Ricky: “Nuestro South” is Spanglish. Nuestro being “our” and south being “south”. One of the taglines that the young people always use is, “This is for us, y’all,” meaning there is an opportunity here for people to build a community around a similar lived experience. The way I tell my story is the way that a lot of folks also tell their story: we grew up in a North Carolina where one day we were going to the corner to grab a barbecue sandwich and then the next, we’re eating Mom’s Latin American cooking. “Nuestro South” captures this fusion, bicultural/bilingual identity of growing up in the South but also growing up as the son or daughter of immigrants. Throughout this podcast we want to tell these stories to help people understand that you can love and be part of North Carolina’s history and at the same time have a deep understanding, respect, and pride in where you came from – which are the journeys of our immigrant parents that traveled from Mexico, Central America, South America, and all over the world, to call North Carolina home now. That’s Nuestro South. That’s our south.


What role does storytelling have in LatinxEd’s approach to podcasting?

Ricky: We recognize how important it is for young people to see themselves in the past, present, and future of North Carolina. We see storytelling as a leadership development exercise and a way to connect with history. One of the key factors in our work is this idea that representation truly matters, not just to check a diversity box, but to truly change the educational life outcomes for young people. If young people see themselves in classroom content or in stories, they light up! They gravitate towards the materials in ways that you don’t see when that representation is lacking. Hearing and telling stories is a really rich way for young people to see that they belong in North Carolina, and that they’re a part of its future.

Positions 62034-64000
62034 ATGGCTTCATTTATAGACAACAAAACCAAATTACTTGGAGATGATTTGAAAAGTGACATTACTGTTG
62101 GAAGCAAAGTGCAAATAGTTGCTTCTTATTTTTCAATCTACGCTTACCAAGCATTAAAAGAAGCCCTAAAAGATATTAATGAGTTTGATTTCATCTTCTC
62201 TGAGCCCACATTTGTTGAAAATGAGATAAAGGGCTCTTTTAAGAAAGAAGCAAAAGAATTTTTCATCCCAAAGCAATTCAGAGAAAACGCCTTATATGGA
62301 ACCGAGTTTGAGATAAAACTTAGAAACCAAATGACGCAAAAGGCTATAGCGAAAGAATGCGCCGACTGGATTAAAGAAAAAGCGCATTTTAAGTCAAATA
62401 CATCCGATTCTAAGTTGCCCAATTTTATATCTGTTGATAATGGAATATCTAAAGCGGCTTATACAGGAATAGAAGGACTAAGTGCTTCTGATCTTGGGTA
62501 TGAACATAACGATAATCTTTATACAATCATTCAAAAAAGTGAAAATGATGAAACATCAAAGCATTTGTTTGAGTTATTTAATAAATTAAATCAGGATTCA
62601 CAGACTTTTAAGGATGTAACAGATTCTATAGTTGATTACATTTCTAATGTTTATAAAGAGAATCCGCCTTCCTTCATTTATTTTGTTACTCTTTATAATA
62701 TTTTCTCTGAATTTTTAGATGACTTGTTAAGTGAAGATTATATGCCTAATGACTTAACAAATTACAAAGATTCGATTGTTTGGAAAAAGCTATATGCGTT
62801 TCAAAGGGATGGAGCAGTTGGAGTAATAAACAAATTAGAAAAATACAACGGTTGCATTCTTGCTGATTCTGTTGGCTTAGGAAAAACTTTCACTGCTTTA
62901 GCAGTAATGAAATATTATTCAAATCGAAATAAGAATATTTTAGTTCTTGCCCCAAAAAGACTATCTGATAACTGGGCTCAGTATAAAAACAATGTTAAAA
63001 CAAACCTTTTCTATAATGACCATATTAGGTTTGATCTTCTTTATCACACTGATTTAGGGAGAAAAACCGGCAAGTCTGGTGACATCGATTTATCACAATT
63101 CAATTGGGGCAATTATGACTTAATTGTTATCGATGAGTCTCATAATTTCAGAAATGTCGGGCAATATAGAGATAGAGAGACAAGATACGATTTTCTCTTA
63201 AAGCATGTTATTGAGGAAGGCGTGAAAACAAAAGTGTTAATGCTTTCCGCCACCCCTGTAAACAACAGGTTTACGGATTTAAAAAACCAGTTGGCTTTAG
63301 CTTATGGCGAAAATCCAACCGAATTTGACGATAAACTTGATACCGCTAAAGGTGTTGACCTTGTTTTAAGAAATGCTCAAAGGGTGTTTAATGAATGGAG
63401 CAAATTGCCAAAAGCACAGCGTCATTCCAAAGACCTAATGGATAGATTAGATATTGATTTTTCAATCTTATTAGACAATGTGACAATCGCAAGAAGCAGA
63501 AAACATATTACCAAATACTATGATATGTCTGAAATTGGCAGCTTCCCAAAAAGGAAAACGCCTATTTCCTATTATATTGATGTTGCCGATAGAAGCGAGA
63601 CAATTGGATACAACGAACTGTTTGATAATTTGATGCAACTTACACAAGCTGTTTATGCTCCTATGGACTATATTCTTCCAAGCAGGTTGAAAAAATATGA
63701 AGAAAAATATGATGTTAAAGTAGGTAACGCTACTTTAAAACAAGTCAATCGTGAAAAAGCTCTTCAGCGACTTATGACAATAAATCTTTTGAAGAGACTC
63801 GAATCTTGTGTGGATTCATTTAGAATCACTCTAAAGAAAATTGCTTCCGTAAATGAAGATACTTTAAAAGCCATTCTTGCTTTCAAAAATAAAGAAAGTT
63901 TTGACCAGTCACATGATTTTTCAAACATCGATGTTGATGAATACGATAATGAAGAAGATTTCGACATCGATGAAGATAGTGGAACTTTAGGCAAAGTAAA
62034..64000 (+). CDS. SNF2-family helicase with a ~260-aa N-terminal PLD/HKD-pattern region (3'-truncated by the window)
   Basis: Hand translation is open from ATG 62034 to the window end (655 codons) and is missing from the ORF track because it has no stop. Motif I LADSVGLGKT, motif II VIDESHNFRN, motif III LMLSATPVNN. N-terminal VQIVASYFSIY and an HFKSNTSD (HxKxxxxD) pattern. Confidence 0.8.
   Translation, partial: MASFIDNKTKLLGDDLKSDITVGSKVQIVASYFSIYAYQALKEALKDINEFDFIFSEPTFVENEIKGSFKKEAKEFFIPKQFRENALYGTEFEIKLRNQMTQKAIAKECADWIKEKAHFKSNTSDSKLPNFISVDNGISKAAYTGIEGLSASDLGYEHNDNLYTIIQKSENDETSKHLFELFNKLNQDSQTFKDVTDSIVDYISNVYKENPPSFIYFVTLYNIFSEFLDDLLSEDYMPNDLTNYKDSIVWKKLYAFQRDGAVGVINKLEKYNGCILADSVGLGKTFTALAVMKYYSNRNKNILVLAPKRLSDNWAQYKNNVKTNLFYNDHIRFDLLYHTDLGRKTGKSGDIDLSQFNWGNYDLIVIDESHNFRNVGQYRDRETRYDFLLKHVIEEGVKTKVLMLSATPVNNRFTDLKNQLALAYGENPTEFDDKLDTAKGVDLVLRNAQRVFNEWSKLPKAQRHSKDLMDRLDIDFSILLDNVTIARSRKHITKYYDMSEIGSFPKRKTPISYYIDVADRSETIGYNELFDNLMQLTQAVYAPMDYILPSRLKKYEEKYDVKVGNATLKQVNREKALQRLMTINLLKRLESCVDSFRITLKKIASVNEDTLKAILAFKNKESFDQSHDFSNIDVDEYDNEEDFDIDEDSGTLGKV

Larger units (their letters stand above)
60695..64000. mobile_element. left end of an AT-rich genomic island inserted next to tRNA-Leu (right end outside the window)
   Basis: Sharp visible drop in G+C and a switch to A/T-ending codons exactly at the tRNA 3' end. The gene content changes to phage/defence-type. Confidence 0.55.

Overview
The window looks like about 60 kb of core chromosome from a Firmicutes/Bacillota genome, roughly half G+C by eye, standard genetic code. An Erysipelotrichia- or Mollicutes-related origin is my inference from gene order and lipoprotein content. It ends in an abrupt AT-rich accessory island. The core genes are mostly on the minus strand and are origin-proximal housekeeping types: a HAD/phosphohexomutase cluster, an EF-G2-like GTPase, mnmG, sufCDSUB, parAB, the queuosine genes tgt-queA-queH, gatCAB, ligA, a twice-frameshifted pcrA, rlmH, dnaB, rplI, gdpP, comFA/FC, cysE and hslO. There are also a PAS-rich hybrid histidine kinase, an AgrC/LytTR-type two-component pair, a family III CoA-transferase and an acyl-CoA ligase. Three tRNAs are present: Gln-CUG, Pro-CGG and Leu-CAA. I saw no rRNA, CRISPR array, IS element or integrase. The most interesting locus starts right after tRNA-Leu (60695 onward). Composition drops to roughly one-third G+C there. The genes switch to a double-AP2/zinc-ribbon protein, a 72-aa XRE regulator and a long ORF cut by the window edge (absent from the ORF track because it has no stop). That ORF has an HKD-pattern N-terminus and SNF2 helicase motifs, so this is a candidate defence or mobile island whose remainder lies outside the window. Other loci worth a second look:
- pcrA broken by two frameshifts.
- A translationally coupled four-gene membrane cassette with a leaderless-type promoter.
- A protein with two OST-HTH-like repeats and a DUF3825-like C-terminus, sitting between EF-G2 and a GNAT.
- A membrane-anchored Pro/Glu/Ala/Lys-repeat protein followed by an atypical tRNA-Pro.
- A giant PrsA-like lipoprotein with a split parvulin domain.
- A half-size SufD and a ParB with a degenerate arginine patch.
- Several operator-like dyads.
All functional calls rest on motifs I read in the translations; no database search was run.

What has it been like working with North Carolina Humanities?

Ricky: We were working on this podcast idea and looking at funding resources for storytelling projects, thinking broadly about the humanities, and low and behold—North Carolina Humanities was there! It’s been fantastic to work with North Carolina Humanities because it really has felt like a partnership, where there’s guidance and support, and real conversations around how we mutually meet our goals. It’s felt really natural. Since podcasting is a newer medium, we’re grateful North Carolina Humanities could see our vision for how “Nuestro South” fits into the landscape of expression.


What’s next for “Nuestro South”?

Ricky: We are always looking for new partners across North Carolina – schools, universities, community centers, whatever it might be – to highlight these stories and to have conversations about “Nuestro South”. If you are a young storyteller or a scholar please contact our team so, collectively, we can lift up even more stories about the Southern Latinx experience.


How can people support “Nuestro South” and LatinxEd?

Ricky: People can learn more, donate, and listen to the podcast at


About North Carolina Humanities’ Grantee Spotlights: In celebration of our 50th anniversary, NC Humanities Grantee Spotlights shine a light on the incredible work of our grantee partners, offering details about their funded project, and feature a Q&A with a team member associated with the organization.


Photos and logos courtesy of LatinxEd at